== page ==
Illustration of a man on a dock facing the water

The Adventures of Huckleberry Finn

by Mark Twain
Start Free Trial

What was Twain trying to accomplish with the feud between the Grangerfords and the Shepherdsons?

Expert Answers

An illustration of the letter 'A' in a speech bubbles

The Grangerfords and Shepherdsons don't even remember why their feud started, yet their sense of "honor" dictates that they continue it, going as far as murdering members of the other clan. Twain clearly finds something deficient in these families.

What these families call chivalry is false pride; what they call...

See
This Answer Now

Start your 48-hour free trial to unlock this answer and thousands more. Enjoy eNotes ad-free and cancel anytime.

Get 48 Hours Free Access

The Grangerfords and Shepherdsons don't even remember why their feud started, yet their sense of "honor" dictates that they continue it, going as far as murdering members of the other clan. Twain clearly finds something deficient in these families.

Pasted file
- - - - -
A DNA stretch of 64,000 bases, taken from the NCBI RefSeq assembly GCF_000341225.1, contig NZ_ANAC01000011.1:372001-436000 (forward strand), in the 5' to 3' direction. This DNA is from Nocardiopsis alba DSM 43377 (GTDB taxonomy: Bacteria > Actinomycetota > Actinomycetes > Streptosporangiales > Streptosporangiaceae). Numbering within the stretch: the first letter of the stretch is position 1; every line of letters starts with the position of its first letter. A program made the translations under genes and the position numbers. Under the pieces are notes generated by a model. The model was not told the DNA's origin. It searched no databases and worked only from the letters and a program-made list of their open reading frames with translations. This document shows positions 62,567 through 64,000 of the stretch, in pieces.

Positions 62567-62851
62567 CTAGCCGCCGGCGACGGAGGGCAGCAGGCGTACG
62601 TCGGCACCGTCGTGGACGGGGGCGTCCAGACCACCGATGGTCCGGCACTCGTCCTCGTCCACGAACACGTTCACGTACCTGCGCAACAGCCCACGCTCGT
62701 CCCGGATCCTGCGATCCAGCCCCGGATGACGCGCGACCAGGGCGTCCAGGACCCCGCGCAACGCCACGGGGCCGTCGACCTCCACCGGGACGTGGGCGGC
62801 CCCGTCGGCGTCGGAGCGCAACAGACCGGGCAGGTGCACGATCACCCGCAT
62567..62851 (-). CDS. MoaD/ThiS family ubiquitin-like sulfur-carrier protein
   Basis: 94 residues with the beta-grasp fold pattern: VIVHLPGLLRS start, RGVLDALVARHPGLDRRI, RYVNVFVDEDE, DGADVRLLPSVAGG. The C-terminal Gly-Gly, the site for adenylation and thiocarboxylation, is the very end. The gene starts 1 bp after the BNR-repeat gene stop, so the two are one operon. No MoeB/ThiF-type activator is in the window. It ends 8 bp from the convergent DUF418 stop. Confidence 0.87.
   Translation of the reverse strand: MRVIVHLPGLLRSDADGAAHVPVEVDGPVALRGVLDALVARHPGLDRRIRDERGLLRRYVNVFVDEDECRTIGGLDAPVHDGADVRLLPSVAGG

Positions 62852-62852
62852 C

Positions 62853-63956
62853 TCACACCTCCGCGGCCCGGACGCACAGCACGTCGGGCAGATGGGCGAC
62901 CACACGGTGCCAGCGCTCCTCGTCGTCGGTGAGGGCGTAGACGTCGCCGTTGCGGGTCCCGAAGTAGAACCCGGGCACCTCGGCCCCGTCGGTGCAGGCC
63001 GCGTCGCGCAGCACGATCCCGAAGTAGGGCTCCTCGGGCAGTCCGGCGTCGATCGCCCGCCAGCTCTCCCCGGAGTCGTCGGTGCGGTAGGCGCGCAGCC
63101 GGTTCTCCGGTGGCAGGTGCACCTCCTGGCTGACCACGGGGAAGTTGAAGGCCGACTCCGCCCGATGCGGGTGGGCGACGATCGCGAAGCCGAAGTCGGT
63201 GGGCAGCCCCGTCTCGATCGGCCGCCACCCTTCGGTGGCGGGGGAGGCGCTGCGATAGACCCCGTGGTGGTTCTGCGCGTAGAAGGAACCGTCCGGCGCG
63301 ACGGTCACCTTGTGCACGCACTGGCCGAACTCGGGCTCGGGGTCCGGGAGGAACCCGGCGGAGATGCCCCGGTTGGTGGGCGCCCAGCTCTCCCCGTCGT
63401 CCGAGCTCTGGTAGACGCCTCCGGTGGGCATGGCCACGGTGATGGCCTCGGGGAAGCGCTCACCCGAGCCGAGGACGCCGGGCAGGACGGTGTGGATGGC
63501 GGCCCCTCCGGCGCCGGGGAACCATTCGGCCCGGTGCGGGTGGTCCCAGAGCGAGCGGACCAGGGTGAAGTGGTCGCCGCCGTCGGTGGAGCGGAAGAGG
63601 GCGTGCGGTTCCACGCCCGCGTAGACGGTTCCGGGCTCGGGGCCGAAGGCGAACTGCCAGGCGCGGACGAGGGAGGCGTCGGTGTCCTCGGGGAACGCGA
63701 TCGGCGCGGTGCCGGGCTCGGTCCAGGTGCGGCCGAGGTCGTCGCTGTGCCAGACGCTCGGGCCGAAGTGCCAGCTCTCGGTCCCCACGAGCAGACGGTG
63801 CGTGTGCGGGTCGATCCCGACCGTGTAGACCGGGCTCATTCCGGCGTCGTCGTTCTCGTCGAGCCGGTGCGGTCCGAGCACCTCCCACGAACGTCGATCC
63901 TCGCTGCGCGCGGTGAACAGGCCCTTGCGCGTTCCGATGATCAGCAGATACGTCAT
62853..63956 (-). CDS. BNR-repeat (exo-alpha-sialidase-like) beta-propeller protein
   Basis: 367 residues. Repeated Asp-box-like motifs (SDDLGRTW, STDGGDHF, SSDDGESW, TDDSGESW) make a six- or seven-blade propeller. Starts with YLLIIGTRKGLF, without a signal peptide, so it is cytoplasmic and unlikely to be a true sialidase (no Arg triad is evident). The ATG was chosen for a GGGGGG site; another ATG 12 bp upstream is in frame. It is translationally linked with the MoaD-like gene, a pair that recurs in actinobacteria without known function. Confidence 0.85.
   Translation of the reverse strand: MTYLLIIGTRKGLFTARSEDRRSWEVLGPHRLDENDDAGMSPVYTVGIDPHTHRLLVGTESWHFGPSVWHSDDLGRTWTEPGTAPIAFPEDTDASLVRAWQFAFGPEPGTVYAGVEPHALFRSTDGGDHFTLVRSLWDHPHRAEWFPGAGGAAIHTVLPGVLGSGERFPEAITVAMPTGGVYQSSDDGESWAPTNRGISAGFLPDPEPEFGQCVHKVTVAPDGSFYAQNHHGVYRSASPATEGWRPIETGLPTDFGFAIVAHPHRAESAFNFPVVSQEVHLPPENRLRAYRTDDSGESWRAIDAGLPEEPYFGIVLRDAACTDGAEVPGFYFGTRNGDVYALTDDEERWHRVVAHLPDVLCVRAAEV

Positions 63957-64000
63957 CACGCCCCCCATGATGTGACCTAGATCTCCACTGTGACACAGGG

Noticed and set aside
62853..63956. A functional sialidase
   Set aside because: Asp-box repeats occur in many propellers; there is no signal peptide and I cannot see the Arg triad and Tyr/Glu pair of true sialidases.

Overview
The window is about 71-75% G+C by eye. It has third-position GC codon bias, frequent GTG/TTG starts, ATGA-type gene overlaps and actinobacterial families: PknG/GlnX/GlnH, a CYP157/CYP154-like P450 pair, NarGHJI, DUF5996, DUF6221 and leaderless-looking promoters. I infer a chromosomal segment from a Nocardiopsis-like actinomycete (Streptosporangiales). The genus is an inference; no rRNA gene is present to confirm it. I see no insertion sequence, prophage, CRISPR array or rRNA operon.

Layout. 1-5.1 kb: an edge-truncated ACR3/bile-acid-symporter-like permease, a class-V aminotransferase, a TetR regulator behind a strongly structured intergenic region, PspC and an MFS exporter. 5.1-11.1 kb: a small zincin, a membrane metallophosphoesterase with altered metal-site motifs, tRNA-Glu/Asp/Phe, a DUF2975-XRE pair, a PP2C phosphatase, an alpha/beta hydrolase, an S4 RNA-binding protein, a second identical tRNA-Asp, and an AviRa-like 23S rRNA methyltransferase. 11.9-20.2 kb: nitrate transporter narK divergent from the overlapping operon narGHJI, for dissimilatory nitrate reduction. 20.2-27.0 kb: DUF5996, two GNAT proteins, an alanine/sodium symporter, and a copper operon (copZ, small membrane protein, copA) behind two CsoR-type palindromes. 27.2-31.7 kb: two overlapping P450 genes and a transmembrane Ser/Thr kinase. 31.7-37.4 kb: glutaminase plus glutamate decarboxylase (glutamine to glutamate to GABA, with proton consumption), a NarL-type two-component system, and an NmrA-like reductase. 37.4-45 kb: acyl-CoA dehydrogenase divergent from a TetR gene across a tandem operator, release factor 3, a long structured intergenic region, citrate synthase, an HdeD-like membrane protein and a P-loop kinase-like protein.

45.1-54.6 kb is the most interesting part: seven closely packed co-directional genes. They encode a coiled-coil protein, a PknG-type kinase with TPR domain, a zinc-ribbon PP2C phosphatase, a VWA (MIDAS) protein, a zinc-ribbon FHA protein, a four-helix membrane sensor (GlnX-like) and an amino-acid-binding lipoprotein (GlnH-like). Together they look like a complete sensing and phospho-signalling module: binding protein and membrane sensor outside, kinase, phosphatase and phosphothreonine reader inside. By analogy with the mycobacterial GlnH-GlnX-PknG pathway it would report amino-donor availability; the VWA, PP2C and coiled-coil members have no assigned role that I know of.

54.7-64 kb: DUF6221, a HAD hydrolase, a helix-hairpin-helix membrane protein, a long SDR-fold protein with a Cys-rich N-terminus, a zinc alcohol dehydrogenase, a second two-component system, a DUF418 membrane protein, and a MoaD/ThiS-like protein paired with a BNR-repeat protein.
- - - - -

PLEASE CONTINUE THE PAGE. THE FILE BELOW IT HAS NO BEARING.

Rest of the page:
What these families call chivalry is false pride; what they call honor is hatred. These families are not at all honorable; they misguidedly equate hatred with honor and murder with justice. The two families attend church together, carrying their firearms with them, while the minister preaches about love. The hypocrisy is plain to see for the reader, but it's clearly lost on the families involved. The Grangerfords and Shepherdsons hear the sermon and even discuss it on the way home, but the essence of the message clearly eludes them, because they go back to their feud. In the Grangerford-Shepherdson feud, one might see Twain's condemnation of the false honor of the Southern way of life and of slavery. The church sermon holds the answer to the problem: love.

Go back and look for more evidence of this moral of the story of the Grangerford-Shepherdson feud. Add nuance and detail based on your own reading and analysis of the evidence in the pertinent passages.

Approved by eNotes Editorial Team